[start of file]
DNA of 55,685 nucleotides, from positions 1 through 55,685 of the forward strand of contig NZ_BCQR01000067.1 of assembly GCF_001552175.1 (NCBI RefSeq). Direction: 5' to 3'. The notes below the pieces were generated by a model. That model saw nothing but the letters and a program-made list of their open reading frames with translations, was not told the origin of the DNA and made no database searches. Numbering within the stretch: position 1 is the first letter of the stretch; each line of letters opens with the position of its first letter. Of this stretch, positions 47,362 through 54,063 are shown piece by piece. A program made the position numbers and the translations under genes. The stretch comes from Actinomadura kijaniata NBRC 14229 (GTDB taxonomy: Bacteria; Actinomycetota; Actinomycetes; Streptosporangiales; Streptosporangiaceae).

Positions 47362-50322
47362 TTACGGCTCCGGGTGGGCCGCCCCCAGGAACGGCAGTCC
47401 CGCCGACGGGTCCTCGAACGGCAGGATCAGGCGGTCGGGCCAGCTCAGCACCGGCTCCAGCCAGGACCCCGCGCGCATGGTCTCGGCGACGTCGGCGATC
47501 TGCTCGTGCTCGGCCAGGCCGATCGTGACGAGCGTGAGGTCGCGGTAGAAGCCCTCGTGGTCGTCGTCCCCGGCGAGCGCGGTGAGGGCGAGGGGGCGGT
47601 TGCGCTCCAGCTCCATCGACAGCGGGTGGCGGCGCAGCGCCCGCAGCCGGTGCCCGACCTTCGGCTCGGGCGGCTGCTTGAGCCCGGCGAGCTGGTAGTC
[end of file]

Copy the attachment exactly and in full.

DNA of 55,685 nucleotides, from positions 1 through 55,685 of the forward strand of contig NZ_BCQR01000067.1 of assembly GCF_001552175.1 (NCBI RefSeq). Direction: 5' to 3'. The notes below the pieces were generated by a model. That model saw nothing but the letters and a program-made list of their open reading frames with translations, was not told the origin of the DNA and made no database searches. Numbering within the stretch: position 1 is the first letter of the stretch; each line of letters opens with the position of its first letter. Of this stretch, positions 47,362 through 54,063 are shown piece by piece. A program made the position numbers and the translations under genes. The stretch comes from Actinomadura kijaniata NBRC 14229 (GTDB taxonomy: Bacteria; Actinomycetota; Actinomycetes; Streptosporangiales; Streptosporangiaceae).

Positions 47362-50322
47362 TTACGGCTCCGGGTGGGCCGCCCCCAGGAACGGCAGTCC
47401 CGCCGACGGGTCCTCGAACGGCAGGATCAGGCGGTCGGGCCAGCTCAGCACCGGCTCCAGCCAGGACCCCGCGCGCATGGTCTCGGCGACGTCGGCGATC
47501 TGCTCGTGCTCGGCCAGGCCGATCGTGACGAGCGTGAGGTCGCGGTAGAAGCCCTCGTGGTCGTCGTCCCCGGCGAGCGCGGTGAGGGCGAGGGGGCGGT
47601 TGCGCTCCAGCTCCATCGACAGCGGGTGGCGGCGCAGCGCCCGCAGCCGGTGCCCGACCTTCGGCTCGGGCGGCTGCTTGAGCCCGGCGAGCTGGTAGTC